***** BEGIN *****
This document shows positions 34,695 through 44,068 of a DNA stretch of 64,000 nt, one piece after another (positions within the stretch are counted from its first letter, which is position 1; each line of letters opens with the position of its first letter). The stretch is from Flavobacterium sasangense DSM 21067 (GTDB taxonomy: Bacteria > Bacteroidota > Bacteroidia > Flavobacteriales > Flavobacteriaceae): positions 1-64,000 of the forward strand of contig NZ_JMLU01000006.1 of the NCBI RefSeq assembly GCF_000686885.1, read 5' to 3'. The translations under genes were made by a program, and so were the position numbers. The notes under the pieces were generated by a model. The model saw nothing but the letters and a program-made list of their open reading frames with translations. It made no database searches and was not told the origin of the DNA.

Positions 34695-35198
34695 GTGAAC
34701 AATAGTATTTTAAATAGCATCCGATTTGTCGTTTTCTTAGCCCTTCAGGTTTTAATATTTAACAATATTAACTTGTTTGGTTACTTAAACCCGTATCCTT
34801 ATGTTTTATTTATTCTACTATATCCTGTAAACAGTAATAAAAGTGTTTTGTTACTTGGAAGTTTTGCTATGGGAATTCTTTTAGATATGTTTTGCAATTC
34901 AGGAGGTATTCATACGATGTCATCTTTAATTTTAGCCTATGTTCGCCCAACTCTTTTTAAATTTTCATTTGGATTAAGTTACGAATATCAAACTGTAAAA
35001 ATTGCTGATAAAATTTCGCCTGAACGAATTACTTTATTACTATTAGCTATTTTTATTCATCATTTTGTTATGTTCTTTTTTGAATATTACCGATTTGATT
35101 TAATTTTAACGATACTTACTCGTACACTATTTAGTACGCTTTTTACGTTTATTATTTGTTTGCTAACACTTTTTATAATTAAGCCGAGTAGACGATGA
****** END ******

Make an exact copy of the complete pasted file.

This document shows positions 34,695 through 44,068 of a DNA stretch of 64,000 nt, one piece after another (positions within the stretch are counted from its first letter, which is position 1; each line of letters opens with the position of its first letter). The stretch is from Flavobacterium sasangense DSM 21067 (GTDB taxonomy: Bacteria > Bacteroidota > Bacteroidia > Flavobacteriales > Flavobacteriaceae): positions 1-64,000 of the forward strand of contig NZ_JMLU01000006.1 of the NCBI RefSeq assembly GCF_000686885.1, read 5' to 3'. The translations under genes were made by a program, and so were the position numbers. The notes under the pieces were generated by a model. The model saw nothing but the letters and a program-made list of their open reading frames with translations. It made no database searches and was not told the origin of the DNA.

Positions 34695-35198
34695 GTGAAC
34701 AATAGTATTTTAAATAGCATCCGATTTGTCGTTTTCTTAGCCCTTCAGGTTTTAATATTTAACAATATTAACTTGTTTGGTTACTTAAACCCGTATCCTT
34801 ATGTTTTATTTATTCTACTATATCCTGTAAACAGTAATAAAAGTGTTTTGTTACTTGGAAGTTTTGCTATGGGAATTCTTTTAGATATGTTTTGCAATTC
34901 AGGAGGTATTCATACGATGTCATCTTTAATTTTAGCCTATGTTCGCCCAACTCTTTTTAAATTTTCATTTGGATTAAGTTACGAATATCAAACTGTAAAA
35001 ATTGCTGATAAAATTTCGCCTGAACGAATTACTTTATTACTATTAGCTATTTTTATTCATCATTTTGTTATGTTCTTTTTTGAATATTACCGATTTGATT
35101 TAATTTTAACGATACTTACTCGTACACTATTTAGTACGCTTTTTACGTTTATTATTTGTTTGCTAACACTTTTTATAATTAAGCCGAGTAGACGATGA